Supreme Court Justice Antonin Scalia was one of the most brilliant jurists to ever sit on the bench. He was selected by President Ronald Reagan in 1986, and confirmed by the Senate on a vote of 98 -0. His opinions were masterworks of commonsense, solid legal reasoning, with a strict adherence to constitutional limitations and content. He was definitely NOT one who would find new meanings in the venerable document where they were clearly spelled out or intended by the authors, a fact which often angered liberals who believe in a “living,” malleable guide. He was clear that jurists are not legislators, and the Constitution means what it says, nothing more and nothing less.
Now that Justice Scalia has died, there is an uproar over several pieces of business. The first, of course, comes from conspiracy theorists who find the way that Scalia died, and some of the unfinished work that was to come before the court, combine to make his untimely death more than a little suspicious.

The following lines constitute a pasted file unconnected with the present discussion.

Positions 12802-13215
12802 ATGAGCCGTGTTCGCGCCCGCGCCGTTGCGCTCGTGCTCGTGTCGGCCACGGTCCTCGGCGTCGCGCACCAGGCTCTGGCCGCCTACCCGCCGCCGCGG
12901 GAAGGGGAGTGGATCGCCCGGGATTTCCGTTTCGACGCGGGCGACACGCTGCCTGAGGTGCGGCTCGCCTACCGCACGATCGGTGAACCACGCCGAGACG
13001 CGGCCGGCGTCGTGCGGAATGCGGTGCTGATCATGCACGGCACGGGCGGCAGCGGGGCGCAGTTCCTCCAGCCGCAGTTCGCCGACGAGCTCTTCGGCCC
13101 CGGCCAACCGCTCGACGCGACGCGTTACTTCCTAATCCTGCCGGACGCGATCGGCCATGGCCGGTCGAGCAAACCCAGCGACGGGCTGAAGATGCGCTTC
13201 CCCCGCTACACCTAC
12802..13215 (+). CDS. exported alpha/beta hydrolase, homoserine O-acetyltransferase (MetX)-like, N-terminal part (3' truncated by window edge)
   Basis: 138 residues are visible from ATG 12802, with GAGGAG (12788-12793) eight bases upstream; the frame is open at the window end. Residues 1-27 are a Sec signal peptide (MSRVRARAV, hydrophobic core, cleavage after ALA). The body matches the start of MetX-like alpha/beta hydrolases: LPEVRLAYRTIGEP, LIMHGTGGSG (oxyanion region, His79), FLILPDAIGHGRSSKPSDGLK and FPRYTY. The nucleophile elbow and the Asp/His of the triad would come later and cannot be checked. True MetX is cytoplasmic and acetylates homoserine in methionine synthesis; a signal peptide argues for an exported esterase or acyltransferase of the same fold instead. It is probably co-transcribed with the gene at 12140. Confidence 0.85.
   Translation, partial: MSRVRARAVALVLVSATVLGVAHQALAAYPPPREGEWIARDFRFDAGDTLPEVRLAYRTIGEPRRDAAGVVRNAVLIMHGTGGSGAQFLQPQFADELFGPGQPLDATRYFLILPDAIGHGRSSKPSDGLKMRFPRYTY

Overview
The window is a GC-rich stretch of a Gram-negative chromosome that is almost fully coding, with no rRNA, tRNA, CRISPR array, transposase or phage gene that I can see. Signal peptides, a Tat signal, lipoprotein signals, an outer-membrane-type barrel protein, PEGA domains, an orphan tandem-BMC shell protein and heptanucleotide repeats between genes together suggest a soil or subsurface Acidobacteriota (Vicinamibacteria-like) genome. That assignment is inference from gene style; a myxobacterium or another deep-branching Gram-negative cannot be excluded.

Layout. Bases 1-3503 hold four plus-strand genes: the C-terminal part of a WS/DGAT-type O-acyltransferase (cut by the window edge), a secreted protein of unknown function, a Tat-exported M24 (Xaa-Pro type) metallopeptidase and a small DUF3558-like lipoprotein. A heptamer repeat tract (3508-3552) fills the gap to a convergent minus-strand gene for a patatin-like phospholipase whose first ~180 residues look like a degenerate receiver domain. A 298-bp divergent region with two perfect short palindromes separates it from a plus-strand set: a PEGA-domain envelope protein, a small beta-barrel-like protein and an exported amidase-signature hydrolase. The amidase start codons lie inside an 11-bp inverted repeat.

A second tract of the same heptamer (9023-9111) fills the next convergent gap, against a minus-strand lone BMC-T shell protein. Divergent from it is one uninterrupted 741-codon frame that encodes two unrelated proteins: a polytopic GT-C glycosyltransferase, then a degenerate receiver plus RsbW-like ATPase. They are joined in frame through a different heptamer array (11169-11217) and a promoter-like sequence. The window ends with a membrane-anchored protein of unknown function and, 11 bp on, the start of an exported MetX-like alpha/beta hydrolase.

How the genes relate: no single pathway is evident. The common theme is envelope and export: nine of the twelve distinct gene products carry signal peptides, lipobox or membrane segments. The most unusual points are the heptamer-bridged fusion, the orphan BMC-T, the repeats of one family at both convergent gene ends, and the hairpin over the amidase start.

The fact that he was on a remote ranch without his security detail is odd. The way he was found, in unrumpled bedclothes and a pillow over his face or head (the story keeps changing) is another question mark. But the fact that the court was getting ready to decide on two major cases, one regarding a signature Obama and EPA program that would have decimated coal mining and carbon businesses, and the other that would have allowed California school teachers to work without being members of the powerful teacher labor unions, is truly a serious problem.
In both cases, it appeared that the left would lose in court, and there is no doubt that environmentalists and union leaders have shown themselves in the past to be willing to break the law and more in order to force their will upon the people. Justice Scalia stood in the way and had already shown his view on the two cases, and so there are many who see this as nothing less than a case of murder for gain. This will be debated over the next few weeks, that is certain.
And then there is the very interesting response by president Obama to Scalia's death.
Obama response, see page 2: